If you like taking photos of architecture and cityscapes, you’ve probably noticed that if you angle your camera up or down, the vertical lines of buildings tend to converge. Sometimes (not always), we want them to stay straight. And if you don’t have a tilt-shift lens, then you need to do that in post-processing. Here’s how to do it in Lightroom (the process is the same in Photoshop and Camera Raw) with the Transform tool.
See the example below. On the left side is the original image, with the background building leaning backward. What I wanted is to have the lines vertical to emphasize the curves of the Petersen Museum (Los Angeles) in the foreground (right).
To do that, head over to the Develop Module in Lightroom. On the right, find the Transform Panel. For our purposes, we’ll focus on the top of the panel (ignore the sliders below unless you want to do things manually). First, you have these 6 buttons (see below). You can play with them to see if they work. Auto will attempt to guess what you want to straighten. Level will correct horizontal lines. Vertical will correct, well, vertical lines. Full will do both.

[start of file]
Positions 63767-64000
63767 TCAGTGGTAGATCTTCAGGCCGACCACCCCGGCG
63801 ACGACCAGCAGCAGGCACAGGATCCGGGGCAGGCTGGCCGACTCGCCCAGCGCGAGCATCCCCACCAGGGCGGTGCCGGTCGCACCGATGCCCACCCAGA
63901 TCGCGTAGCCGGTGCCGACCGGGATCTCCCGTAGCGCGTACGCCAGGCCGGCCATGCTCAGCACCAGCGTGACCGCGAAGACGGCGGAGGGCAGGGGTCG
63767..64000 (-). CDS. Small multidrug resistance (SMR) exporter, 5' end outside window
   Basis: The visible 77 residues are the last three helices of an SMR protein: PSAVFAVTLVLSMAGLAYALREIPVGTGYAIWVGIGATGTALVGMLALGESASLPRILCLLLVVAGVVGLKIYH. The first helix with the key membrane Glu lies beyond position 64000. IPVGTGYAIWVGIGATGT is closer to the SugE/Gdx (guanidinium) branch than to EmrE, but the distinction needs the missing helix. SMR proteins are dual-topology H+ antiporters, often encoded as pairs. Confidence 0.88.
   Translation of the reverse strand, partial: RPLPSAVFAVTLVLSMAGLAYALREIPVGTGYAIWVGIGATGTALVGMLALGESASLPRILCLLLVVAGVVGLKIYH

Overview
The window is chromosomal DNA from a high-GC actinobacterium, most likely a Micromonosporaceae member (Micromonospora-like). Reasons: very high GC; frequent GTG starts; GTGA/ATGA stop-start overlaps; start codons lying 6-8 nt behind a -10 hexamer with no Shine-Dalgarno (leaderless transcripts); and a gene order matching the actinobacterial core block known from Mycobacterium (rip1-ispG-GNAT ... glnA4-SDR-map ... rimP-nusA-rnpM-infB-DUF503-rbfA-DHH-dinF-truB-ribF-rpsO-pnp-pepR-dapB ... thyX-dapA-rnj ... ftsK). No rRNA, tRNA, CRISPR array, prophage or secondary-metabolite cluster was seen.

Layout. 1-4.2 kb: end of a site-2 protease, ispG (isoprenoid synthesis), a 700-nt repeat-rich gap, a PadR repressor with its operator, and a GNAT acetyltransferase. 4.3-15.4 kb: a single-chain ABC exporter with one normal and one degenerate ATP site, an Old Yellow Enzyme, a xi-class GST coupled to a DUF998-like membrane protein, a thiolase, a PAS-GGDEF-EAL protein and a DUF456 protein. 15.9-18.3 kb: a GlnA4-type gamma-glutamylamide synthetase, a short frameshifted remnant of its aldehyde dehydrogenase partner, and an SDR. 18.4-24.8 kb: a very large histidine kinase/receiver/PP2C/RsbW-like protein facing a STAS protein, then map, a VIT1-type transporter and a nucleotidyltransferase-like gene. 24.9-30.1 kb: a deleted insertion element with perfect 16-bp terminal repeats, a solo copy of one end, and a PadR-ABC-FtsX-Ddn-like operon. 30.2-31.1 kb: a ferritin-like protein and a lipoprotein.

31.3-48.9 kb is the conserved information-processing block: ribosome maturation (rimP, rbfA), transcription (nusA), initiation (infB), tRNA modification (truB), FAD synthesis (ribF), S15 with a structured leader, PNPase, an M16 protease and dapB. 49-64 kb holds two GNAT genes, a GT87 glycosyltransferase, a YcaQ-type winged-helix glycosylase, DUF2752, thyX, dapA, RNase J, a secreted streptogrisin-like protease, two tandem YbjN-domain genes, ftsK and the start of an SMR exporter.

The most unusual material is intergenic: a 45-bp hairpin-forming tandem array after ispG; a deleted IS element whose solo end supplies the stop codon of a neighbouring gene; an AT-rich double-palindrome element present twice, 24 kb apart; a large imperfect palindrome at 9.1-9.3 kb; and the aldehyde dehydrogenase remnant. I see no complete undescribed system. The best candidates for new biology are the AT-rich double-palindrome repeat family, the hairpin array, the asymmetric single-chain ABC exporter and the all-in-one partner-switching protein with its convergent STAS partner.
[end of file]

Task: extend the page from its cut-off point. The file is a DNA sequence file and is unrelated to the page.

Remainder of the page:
More often than not, it doesn’t work. Or it’s just a little bit off. This is why my favorite mode is Guided. It allows you to tell Lightroom exactly which lines you want to straighten. You do that by clicking the button at the top left of the panel (see below).
Once you’ve clicked on the button, you can draw the guides to tell Lightroom what to straighten. Click and drag along a line to draw a guide. You can draw up to 2 vertical guides and up to 2 horizontal guides (for a maximum of 4). In the example below, I drew two vertical guides to straighten the background.I recommend drawing guides close to the edges of the image. It works significantly better than if you put the two guides in the middle of the image.
Don’t forget that when you straighten an image like this, you will lose parts of the image. There’s no way around it, so anticipate and shoot a little wider if you know you’ll want to straighten the verticals.
Another way you can use the guides is to correct symmetrical images. The image below (from Chicago) is slightly off: it leans to the right but a simple rotation wasn’t enough.
Here’s another example with a cityscape from New York City. I used the Transform tool to make sure my “frame” was perfectly straight.